In order to optimally implement health security measures at the frontline of health services where the people are served, it is vital to build capacity at the local district and facility level to adapt national and global guidelines to local contexts, including health systems, and community and socio-cultural realities.

During 2017/18 James Cook University (JCU) facilitated an implementation research training program (funded by Australian Department of Foreign Affairs and Trade) for rural/provincial and regional health and biosecurity workers and managers from Fiji, Indonesia, Papua New Guinea (PNG), Solomon Islands and Timor-Leste. This training was designed so frontline health workers could learn research in their workplace, with no funding other than workplace resources, on topics relevant to health security in their local setting.

The program, based upon the WHO-TDR Structured Operational Research and Training IniTiative (SORT-IT) consists of three blocks of teaching and a small, workplace-based research project. Over 50 projects by health workers including surveillance staff, laboratory managers, disease control officers, and border security staff included: analysis and mapping of surveillance data, infection control, IHR readiness, prevention/response and outbreak investigation.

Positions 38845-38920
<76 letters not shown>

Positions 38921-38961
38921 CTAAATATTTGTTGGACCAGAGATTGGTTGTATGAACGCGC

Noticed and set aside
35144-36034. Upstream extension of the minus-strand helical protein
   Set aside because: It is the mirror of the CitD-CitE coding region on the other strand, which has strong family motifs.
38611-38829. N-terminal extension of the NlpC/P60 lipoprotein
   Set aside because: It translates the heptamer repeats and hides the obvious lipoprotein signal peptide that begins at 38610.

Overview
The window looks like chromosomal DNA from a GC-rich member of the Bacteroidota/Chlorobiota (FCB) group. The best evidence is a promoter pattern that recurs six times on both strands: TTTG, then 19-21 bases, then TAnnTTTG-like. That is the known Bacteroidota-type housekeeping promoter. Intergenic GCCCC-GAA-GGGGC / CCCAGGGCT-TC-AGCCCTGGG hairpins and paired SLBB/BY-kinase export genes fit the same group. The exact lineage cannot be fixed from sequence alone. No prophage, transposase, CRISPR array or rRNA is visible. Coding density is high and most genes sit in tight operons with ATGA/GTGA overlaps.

Policy briefs written by participants have informed local, provincial and national health managers, policy makers and development partners and provided on-the-ground recommendations for improved practice and training. These policy briefs reflected the socio-cultural, health system and disease-specific realities of each context. The information in the policy briefs can be used collectively to assess and strengthen health workforce capacity in rural/provincial areas.

The capacity to use robust but simple research tools for formative and evaluative purposes provides sustainable capacity in the health system, particularly the rural health workforce. This capacity improves responses to infectious diseases threats and builds resilience into fragile health systems.

For more information about the SORT-IT training at Atoifi Hospital, watch:

To read the new article for free, visit:

Reference Details: Larkins, S., K. Carlisle, H. Harrington, D. MacLaren, E. Lovo, R. Harrington, L. Fernandes Alves, E. Rafai, M. Delai and M. Whittaker (2020). "From the Frontline: Strengthening Surveillance and Response Capacities of the Rural Workforce in the Asia-Pacific Region. How Can Grass-Roots Implementation Research Help?" Frontiers in Public Health 8(507).

For more information, please email:

Family planning to save lives

JCU PhD candidate and Atoifi Health Research group member, Relmah Harrington, is one of the many women in health working to create a safer future for families in the Pacific. Relmah is an experienced nurse, midwife and educator researching how family planning services could save lives in the Solomon Islands.